Saturday, August 31, 2013

My job is worthwhile.

When people ask me what my company Relay Network does, I tell them we're trying to make it easier for businesses and customers to communicate over smartphones. I then give a few examples of the products we offer, and they get it, but I suspect this is a case where a concrete example could bring them to the "grok point" faster.

I had an experience like that today and I thought I'd share here. The headphone jack on my home laptop broke, leaving most of my music inaccessible to me because my dumb iphone can't talk to my Linux box. It's under warranty, so I called the Lenovo 800 number to ask them to service it. I had a few observations from that experience:

- I really hate waiting on hold. We have a product that allows a company to send you a text while you're on hold that will link you to a web site where you can schedule a time for the company to call you back. I was really wishing that Lenovo already made use of it.

- The whole call took 45 minutes. If I had been disconnected during that time (which happens all the time on a cell phone!) my entire time would have been wasted because I would have had no way to reconnect with the operator with whom I had been speaking. I would love to have been given a text during that call with a tel link or at least information to take me directly back to him in the event of a disconnect. Relay could do that.

- He had to send me a document to print off and mail with the laptop to the service center. We had to spend 10 minutes making that transfer because I first had to spell out my e-mail address, then we had to wait for the message to arrive, and the first couple of times it didn't arrive because he heard a 't' where there was a 'p' in the address, then we had to slowly go through each letter in detail to find the mistake, and then finally wait again for it to be delivered. It was painful, but it wasn't the operator's fault; difficulty spelling words is an inherent limitation of the telephone medium. This is the kind of exchange that a product of ours called the Wire could make a lot easier. There would be no need to spell anything out. They would just text a link to me, and that link would take me straight to a private connection with Lenovo where the document would be waiting for me.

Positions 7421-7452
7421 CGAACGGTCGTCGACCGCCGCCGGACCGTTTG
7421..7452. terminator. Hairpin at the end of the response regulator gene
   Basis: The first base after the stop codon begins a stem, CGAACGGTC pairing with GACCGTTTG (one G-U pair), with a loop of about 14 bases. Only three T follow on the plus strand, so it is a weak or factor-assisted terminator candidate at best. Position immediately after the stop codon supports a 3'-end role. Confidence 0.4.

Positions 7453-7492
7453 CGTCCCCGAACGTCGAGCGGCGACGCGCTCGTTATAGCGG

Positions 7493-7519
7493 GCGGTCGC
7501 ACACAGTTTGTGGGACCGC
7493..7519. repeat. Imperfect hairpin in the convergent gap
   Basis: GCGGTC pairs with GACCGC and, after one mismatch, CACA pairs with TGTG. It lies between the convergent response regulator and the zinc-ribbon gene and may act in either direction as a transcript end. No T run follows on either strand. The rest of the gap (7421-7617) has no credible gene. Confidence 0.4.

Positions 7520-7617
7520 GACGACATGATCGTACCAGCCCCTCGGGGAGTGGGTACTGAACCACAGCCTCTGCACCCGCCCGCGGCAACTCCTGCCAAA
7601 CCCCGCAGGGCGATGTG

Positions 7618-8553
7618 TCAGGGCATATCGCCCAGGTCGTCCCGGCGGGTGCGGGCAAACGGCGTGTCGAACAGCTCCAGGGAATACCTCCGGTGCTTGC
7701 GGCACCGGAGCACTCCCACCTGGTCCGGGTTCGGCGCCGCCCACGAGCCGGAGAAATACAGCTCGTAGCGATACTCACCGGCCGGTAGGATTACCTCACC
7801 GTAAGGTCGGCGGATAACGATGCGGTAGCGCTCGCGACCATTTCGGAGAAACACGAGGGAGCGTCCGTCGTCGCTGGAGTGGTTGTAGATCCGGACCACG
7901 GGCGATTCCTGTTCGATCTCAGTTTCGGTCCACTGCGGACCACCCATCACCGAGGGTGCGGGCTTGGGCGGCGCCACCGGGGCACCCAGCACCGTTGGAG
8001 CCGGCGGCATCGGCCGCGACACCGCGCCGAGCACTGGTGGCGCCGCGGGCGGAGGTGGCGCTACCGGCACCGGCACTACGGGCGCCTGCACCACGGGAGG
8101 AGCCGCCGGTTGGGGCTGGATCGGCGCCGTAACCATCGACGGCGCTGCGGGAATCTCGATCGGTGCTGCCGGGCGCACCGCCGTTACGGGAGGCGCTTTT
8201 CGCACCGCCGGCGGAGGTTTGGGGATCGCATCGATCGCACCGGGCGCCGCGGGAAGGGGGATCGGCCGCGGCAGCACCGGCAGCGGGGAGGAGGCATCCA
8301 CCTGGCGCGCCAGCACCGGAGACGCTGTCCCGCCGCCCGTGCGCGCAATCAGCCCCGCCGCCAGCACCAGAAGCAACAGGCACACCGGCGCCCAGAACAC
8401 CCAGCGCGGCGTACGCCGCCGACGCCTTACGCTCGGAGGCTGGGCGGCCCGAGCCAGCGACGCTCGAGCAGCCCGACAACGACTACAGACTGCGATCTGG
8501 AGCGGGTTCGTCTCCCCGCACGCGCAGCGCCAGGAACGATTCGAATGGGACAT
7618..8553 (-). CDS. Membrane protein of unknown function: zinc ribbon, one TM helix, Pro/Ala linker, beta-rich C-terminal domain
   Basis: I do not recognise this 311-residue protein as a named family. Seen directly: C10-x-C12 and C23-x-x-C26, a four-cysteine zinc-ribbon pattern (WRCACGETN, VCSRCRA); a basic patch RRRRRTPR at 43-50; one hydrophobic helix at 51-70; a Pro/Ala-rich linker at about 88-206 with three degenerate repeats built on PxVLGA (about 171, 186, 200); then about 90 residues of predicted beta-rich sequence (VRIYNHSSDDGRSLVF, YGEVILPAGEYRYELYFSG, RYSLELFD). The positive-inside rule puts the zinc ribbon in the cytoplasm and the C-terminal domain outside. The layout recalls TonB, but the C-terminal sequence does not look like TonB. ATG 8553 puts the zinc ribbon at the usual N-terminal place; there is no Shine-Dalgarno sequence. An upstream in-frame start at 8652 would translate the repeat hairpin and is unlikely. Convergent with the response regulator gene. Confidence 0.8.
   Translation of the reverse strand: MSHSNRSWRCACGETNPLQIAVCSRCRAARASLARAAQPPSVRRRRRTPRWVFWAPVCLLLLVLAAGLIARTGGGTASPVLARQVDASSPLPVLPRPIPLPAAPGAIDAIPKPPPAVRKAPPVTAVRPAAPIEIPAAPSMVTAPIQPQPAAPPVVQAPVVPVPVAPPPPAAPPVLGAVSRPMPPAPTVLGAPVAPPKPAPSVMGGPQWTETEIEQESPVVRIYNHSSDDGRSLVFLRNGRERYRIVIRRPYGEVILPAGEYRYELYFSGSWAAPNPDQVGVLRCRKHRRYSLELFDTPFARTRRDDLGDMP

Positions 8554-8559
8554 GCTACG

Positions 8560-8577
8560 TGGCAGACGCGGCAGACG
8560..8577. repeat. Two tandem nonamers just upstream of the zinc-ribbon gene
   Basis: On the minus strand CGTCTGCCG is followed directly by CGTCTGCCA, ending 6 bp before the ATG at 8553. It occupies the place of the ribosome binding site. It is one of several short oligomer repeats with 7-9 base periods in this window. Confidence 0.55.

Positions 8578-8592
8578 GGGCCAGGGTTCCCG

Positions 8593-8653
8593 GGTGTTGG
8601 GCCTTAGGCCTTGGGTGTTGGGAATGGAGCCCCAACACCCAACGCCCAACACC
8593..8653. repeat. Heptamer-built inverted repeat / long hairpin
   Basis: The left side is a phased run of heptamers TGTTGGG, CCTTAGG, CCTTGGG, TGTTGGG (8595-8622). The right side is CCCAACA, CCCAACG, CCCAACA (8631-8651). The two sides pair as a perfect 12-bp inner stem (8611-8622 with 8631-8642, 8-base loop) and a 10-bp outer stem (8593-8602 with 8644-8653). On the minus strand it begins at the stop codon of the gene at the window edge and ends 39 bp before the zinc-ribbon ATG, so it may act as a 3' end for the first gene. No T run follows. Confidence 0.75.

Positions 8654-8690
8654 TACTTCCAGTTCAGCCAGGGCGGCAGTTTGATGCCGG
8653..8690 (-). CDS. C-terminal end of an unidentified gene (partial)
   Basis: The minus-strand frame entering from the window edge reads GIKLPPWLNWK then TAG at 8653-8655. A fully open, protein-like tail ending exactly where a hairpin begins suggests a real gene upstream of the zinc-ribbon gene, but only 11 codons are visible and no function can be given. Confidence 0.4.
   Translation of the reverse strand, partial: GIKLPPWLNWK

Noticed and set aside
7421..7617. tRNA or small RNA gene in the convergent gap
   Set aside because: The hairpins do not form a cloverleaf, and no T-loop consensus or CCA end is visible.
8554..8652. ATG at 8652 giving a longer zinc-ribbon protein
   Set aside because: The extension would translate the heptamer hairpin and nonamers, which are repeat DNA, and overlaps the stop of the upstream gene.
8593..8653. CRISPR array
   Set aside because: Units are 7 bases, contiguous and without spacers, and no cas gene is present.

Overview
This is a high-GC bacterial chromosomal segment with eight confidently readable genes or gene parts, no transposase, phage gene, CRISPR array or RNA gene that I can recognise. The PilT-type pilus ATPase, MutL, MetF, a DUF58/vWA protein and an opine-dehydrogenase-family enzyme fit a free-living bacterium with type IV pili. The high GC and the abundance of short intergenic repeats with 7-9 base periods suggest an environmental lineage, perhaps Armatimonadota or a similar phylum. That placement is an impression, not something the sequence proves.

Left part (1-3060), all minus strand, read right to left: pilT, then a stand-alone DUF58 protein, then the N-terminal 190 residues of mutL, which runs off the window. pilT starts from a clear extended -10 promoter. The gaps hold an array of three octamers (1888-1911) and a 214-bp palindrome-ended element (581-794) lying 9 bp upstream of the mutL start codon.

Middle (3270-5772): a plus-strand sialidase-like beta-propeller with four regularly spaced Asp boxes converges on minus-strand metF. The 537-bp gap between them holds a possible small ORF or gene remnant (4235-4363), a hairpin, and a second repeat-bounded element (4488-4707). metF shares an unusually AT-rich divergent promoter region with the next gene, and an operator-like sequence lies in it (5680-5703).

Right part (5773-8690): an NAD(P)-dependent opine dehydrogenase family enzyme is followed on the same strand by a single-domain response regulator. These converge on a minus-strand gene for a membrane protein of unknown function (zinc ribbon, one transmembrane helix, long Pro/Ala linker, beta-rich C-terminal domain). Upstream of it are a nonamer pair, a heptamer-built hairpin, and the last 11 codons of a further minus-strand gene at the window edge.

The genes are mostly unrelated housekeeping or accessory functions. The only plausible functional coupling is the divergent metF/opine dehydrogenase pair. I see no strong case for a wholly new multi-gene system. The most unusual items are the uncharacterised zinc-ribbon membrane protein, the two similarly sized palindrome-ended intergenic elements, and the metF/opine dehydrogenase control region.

These kinds of interactions between individuals and corporations are quite painful as a rule, and I do believe there's a lot our company has to offer in utilizing smartphone technology to improve them.

This kind of thing isn't all we do. We are also developing tools to make it easier for customers to complete transactions with all of the businesses in their lives, things like placing a reservation or an order or refilling a prescription. The Wire is the tool for doing that, and it is already open to the public. Feel free to check it out and let me know what you think!